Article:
How to use the Excel COUNTIFS function | Exceljet

The COUNTIFS officiate in Excel counts the count of cells in a stove that match one supplied criteria. Unlike the older COUNTIF officiate, COUNTIFS can apply more than one condition at the same time. Conditions are supplied with range/criteria pairs, and only the first couple is required. For each extra stipulate, you must supply another range/criteria pair. Up to 127 range/criteria pairs are allowed .
Criteria can include legitimate operators ( >, ,= ) and wildcards ( *, ? ) for partial derivative match. Criteria can besides be based on a value from another cell, as explained below .
COUNTIFS is in a group of eight functions in Excel that split coherent criteria into two parts ( crop + criteria ). As a result, the syntax used to construct criteria is different, and COUNTIFS requires a cell range for crop arguments, you ca n’t use an array .

Basic example

With the exemplar shown, COUNTIFS can be used to count records using 2 criteria as follows :

``` = COUNTIFS (C5:C14, `` loss '' ,D5:D14, `` texas '' )  // bolshevik and TX
= COUNTIFS (C5:C14, `` red '' ,F5:F14, `` > 20 '' )  // crimson and > 20
Notice the COUNTIFS function is not case-sensitive .
Double quotes (“”) in criteria
In general, textbook values need to be enclosed in double quotes, and numbers do not. however, when a coherent hustler is included with a phone number, the number and operator must be enclosed in quotes as shown below :
= COUNTIFS (A1:A10, 100 )  // count peer to 100
= COUNTIFS (A1:A10, `` > 50 '' )  // count greater than 50
= COUNTIFS (A1:A10, `` jim '' )  // count peer to `` jim ''
note : showing one circumstance only for chasteness. extra conditions must follow the same rules .
Value from another cell
When using a measure from another cell in a stipulate, the cell citation must be concatenated to an hustler when used. In the case below, COUNTIFS will count the values in A1 : A10 that are less than the value in cell B1. Notice the less than hustler ( which is text ) is enclosed in quotes, but the cell citation is not :
= COUNTIFS (A1:A10, `` < `` &B1 )  // count cells less than B1
note : COUNTIFS is one of respective functions that split conditions into two parts : roll + criteria. This causes some inconsistencies with respect to other formulas and functions .
Not equal to
To construct `` not equal to '' criteria, use the `` < > '' operator surrounded by double quotes ( `` '' ). For exemplar, the formula below will count cells not peer to `` red '' in the range A1 : A10 :
= COUNTIFS (A1:A10, `` < > crimson '' )  // not `` red '' Read more: Relationships and communication - Better Health Channel
Blank cells
COUNTIFS can count cells that are blank or not lacuna. The recipe below consider blank and not blank cells in the compass A1 : A10 :
= COUNTIFS (A1:A10, `` < > '' )  // not blank
= COUNTIFS (A1:A10, `` `` )  // blank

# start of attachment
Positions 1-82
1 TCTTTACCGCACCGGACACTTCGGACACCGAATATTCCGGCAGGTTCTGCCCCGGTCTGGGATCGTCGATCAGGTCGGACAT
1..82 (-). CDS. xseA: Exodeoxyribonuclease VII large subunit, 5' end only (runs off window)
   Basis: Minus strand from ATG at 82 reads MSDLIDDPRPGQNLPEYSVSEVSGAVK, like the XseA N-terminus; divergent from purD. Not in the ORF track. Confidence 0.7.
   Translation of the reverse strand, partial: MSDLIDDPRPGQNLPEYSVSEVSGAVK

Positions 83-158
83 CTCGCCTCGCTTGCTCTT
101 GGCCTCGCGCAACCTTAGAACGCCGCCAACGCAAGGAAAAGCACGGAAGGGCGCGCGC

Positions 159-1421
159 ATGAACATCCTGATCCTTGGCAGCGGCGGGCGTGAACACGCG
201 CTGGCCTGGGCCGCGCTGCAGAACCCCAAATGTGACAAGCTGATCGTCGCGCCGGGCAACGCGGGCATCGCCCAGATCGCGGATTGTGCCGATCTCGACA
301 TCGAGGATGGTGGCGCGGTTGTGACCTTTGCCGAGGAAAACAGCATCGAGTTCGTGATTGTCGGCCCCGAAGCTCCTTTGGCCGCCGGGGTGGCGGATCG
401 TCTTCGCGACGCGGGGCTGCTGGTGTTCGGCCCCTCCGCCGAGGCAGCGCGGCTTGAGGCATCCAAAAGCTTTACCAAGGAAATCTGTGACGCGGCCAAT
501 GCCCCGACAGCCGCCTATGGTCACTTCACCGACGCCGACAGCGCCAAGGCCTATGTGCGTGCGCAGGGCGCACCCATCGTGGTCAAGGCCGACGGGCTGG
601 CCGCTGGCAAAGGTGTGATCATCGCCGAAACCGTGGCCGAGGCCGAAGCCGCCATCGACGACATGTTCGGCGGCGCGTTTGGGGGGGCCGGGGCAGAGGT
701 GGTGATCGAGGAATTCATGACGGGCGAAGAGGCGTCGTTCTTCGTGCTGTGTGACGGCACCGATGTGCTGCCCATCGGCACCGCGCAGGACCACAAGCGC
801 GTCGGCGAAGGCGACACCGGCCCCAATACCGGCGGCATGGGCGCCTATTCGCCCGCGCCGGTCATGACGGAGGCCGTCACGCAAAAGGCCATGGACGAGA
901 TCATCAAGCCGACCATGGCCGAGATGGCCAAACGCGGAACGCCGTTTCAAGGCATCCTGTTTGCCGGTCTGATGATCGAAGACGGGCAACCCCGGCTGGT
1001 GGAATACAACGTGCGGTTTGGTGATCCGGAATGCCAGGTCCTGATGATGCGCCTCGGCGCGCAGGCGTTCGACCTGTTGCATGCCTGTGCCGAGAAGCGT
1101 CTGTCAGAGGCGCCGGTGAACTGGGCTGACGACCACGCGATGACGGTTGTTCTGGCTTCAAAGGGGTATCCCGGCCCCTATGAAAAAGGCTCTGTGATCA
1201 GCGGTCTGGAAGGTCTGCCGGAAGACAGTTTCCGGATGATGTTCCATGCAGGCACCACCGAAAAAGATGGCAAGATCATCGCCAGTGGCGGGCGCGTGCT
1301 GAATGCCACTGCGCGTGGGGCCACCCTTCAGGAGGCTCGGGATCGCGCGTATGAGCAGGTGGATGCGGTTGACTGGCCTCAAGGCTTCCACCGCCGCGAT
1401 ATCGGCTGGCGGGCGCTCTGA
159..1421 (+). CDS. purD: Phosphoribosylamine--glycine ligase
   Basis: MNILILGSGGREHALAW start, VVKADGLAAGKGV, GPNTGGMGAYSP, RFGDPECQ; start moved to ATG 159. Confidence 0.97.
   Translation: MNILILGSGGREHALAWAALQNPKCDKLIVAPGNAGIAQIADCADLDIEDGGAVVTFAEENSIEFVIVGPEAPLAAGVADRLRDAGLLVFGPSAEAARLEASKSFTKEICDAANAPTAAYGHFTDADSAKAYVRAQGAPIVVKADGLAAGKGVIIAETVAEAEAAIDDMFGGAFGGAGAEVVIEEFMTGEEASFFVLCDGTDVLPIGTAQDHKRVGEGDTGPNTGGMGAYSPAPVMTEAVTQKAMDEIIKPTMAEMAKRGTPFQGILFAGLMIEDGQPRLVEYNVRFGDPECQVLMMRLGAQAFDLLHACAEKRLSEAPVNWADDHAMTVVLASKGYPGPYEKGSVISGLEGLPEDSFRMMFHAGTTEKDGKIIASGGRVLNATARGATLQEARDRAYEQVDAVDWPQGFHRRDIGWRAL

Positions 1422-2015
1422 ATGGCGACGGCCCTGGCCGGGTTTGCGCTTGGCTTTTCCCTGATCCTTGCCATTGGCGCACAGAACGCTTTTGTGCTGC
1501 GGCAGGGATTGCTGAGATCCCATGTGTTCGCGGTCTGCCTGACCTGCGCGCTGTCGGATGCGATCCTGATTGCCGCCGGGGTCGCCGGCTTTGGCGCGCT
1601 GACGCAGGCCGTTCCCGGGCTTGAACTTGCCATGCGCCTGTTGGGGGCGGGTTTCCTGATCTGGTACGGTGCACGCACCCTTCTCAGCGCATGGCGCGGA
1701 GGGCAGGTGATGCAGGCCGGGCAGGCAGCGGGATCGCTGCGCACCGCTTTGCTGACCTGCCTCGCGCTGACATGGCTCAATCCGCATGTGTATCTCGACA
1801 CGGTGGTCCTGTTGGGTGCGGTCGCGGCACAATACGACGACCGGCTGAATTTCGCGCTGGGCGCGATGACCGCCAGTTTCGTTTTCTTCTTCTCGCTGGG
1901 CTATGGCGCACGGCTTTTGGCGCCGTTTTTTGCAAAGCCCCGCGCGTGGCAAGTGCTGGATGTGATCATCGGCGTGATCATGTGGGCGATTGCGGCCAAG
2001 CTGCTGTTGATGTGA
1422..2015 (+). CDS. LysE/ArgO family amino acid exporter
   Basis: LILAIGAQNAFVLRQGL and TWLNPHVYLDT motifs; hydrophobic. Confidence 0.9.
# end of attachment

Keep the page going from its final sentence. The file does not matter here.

Dates
The easiest way to use COUNTIFS with dates is to refer to a valid date in another cell with a cell reference. For exercise, to count cells in A1 : A10 that contain a go steady greater than a date in B1, you can use a rule like this :
= COUNTIFS (A1:A10,  `` > '' &B1 )  // count dates greater than A1
Notice we concatenate the `` > '' operator to the date in B1, but and are no quotes around the cell reference .
The safest means to hardcode a go steady into COUNTIFS is with the DATE serve. This guarantees Excel will understand the date. To count cells in A1 : A10 that contain a go steady less than September 1, 2020, you can use :
= COUNTIFS (A1:A10, `` < `` & date ( 2020, 9, 1 ) )  // dates less than 1-Sep-2020
Wildcards
The wildcard characters question check ( ? ), star ( * ), or tilde ( ~ ) can be used in criteria. A question notice ( ? ) matches any one character, and an asterisk ( * ) matches zero or more characters of any kind. For exercise, to count cells in A1 : A5 that contain the textbook `` apple '' anywhere, you can use a convention like this :
= COUNTIFS (A1:A5, `` *apple* '' )  // consider cells that contain `` apple ''
The tilde ( ~ ) is an safety valve fictional character to allow you to find literal wildcards. For case, to count a literal question bell ringer ( ? ), asterisk ( * ), or tilde ( ~ ), add a tilde in presence of the wildcard ( i.e. ~ ?, ~*, ~~ ) .
OR logic
The COUNTIFS serve is designed to apply multiple criteria, but conditions are applied with AND logic. This means if you try to count cells that contain `` loss '' or `` gloomy '' in the same range, the result will be zero ( 0 ). however, to count cells with OR logic, you can use an array constant and the SUM function like this :
= sum ( COUNTIFS (range, { `` crimson '', `` blue '' } Read more: Bags under eyes - Diagnosis and treatment - Mayo Clinic ) )  // red or blue
The formula above will count cells in scope that check `` crimson '' or `` bluing ''. Briefly, COUNTIFS returns two counts in an align ( one for `` red '' and one for `` blue '' ) and the SUM function returns the sum as a final leave. For more information, see this exercise .
Notes

Multiple conditions are applied with AND logic, i.e. condition 1 AND condition 2, etc.
Each additional range must have the same number of rows and columns as range1, but ranges do not need to be adjacent. If you supply ranges that don't match, you'll get a #VALUE error.
Non-numeric criteria needs to be enclosed in double quotes but numeric criteria does not. For example: 100, "100", ">32", "jim", or A1 (where A1 contains a number).
The wildcard characters ? and * can be used in criteria. A question mark matches any one character and an asterisk matches any sequence of characters.
To find a literal question mark or asterisk, use a tilde (~) in front question mark or asterisk (i.e. ~?, ~*).

```